Will you need to take it to a framer?

Are you planning on having your artwork framed? Many works, especially canvas works, can be hung unframed. However, works on paper will need a frame. Some prefer to have canvas works framed as well; this is an aesthetic decision. Decide if you’re having your work framed or not before purchase. If the artist or gallery you’re purchasing from offers a framing service, then great! However, if they don’t you can have it framed locally at a local fine art framer. In this case, you may want to consider having the piece shipped to a framer directly (if it’s a larger shipment).

If it’s a smaller work or you’d prefer to have it delivered to your location and then take it to a framer yourself that works too, just be aware that you’ll then need to transport it there.

For artworks that you receive rolled, I recommend that you take them to the framer to be opened. If you’re unfamiliar with unrolling artworks then there is the possibility that it can be damaged in the process, so if this is something that you are at all uncomfortable with, it’s best to take it to a professional to be sure that it’s handled correctly.

Remember, you’re buying an original artwork

You’re buying a handmade item. This means it was not mass-produced by machinery in a factory. Handmade means the artist’s hand may be visible in the final product — brush strokes yes, but also small imperfections, or hair from their paint brush even. There will be craftsmanship visible. This is one of the things that makes your artwork special! The artist painstakingly worked on every detail of the piece.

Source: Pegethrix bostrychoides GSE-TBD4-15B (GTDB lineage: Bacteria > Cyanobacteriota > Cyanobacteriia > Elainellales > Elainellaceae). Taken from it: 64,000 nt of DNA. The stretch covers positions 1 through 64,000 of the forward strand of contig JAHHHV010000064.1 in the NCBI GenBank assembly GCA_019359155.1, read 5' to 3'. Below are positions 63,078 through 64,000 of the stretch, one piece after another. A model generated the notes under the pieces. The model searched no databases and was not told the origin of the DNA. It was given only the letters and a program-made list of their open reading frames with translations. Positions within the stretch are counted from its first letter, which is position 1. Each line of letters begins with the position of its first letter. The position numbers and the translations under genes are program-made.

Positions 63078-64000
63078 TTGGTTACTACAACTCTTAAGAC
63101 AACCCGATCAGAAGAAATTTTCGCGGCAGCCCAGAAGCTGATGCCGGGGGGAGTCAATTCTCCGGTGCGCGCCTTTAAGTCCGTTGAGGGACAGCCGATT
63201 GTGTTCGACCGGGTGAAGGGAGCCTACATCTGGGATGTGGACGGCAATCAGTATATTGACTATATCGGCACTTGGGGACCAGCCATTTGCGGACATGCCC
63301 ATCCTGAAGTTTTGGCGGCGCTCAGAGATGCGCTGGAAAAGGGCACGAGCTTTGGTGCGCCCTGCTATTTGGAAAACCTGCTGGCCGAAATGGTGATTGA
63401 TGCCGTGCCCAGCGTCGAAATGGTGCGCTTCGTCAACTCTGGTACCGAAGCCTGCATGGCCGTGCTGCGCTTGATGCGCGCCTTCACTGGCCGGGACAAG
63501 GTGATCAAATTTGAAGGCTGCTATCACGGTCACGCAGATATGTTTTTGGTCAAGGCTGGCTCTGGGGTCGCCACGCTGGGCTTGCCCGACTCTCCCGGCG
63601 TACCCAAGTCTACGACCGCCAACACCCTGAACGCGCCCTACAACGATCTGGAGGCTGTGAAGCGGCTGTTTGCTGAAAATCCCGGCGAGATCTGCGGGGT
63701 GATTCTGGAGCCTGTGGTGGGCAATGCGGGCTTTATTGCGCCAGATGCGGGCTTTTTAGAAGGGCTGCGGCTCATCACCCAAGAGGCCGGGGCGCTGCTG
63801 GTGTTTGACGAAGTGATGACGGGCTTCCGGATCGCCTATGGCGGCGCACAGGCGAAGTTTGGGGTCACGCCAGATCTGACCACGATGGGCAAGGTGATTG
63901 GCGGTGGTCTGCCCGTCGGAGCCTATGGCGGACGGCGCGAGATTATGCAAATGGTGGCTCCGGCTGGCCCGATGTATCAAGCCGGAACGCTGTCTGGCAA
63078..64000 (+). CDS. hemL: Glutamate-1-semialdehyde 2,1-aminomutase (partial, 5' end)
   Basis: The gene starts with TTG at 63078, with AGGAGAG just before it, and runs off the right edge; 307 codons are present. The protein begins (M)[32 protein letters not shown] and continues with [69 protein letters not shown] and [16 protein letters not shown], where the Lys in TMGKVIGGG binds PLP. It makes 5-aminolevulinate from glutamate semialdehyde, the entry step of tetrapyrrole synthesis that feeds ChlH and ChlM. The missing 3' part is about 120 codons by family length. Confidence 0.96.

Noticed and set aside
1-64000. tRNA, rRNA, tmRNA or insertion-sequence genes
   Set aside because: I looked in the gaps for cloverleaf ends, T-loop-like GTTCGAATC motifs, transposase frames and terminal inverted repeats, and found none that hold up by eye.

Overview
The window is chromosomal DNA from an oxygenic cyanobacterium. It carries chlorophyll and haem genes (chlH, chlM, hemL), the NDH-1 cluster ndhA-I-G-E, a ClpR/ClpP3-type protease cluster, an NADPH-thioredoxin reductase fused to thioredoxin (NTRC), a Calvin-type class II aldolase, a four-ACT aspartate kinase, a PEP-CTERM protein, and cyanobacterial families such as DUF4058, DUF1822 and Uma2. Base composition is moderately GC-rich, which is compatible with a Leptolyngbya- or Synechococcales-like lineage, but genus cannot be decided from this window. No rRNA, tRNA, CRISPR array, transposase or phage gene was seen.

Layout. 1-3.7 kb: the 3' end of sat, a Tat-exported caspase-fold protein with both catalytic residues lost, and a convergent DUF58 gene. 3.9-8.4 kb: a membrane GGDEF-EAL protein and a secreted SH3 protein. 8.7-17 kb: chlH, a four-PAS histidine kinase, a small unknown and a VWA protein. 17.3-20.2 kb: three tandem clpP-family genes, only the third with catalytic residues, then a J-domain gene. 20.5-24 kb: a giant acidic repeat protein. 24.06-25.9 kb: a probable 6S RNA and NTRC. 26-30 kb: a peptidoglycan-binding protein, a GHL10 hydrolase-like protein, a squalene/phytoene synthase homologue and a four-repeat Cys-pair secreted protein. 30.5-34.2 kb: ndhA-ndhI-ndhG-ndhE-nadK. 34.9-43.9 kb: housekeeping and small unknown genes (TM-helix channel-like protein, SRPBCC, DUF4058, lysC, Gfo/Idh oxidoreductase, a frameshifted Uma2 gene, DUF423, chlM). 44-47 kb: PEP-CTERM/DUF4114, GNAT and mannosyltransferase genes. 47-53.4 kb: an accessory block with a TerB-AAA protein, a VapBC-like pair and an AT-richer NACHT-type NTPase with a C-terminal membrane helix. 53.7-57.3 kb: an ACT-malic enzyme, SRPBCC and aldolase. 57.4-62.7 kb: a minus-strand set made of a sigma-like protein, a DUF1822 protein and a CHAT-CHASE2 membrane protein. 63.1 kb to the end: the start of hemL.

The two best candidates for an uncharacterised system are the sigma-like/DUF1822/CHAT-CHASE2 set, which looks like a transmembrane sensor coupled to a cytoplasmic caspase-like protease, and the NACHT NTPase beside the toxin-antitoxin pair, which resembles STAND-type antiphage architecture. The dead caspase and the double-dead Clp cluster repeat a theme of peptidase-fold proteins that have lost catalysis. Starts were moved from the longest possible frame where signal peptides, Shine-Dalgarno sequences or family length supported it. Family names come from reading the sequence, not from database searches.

Is there a return policy?

Before you purchase the item, take note if the artist or company has a return policy. Again, this is a unique one of a kind item that you have not yet seen in person, so the ability to return it may be helpful.

If the item is returnable then consider any return shipping costs you might have to pay. If the piece is larger and shipping internationally perhaps from a more remote location or country that has more strict shipping restrictions for artwork, then the cost to return it might be a factor in your decision.

For example, if you’re purchasing in the US and you’re buying a larger work from India, then it’s going to be pretty expensive to return. Rather than a smaller work from the US or UK. This doesn’t mean you shouldn’t buy works from artists all over the world, it’s just a factor to be aware of when making your decisions.

There are things you can do before purchase to help avoid the need to return an item. If the artwork listing doesn’t include detailed information and additional photos, contact the artist or company for more information. This will help ensure that you know what to expect upon arrival and avoid the need of having to return something that doesn’t meet your expectations.

The great thing about buying art online is that your access to artwork from great artists all over the world has just expanded! There is so much to choose from and enjoy all in the convenience of your own home. It also allows you to support emerging artists and make a difference in someone’s life.

Receiving your first piece is so rewarding and exciting! It may cost more than the prints at bigger chain home décor shops, but it’s worth it and special piece that you’ll treasure for years to come. Keep the above tips in mind so you can purchase your first piece with confidence!

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Becky Benshoof

Becky Benshoof

Content Marketer & Copywriter for the Art and Design Industry — https://www.benshoofwriting.com/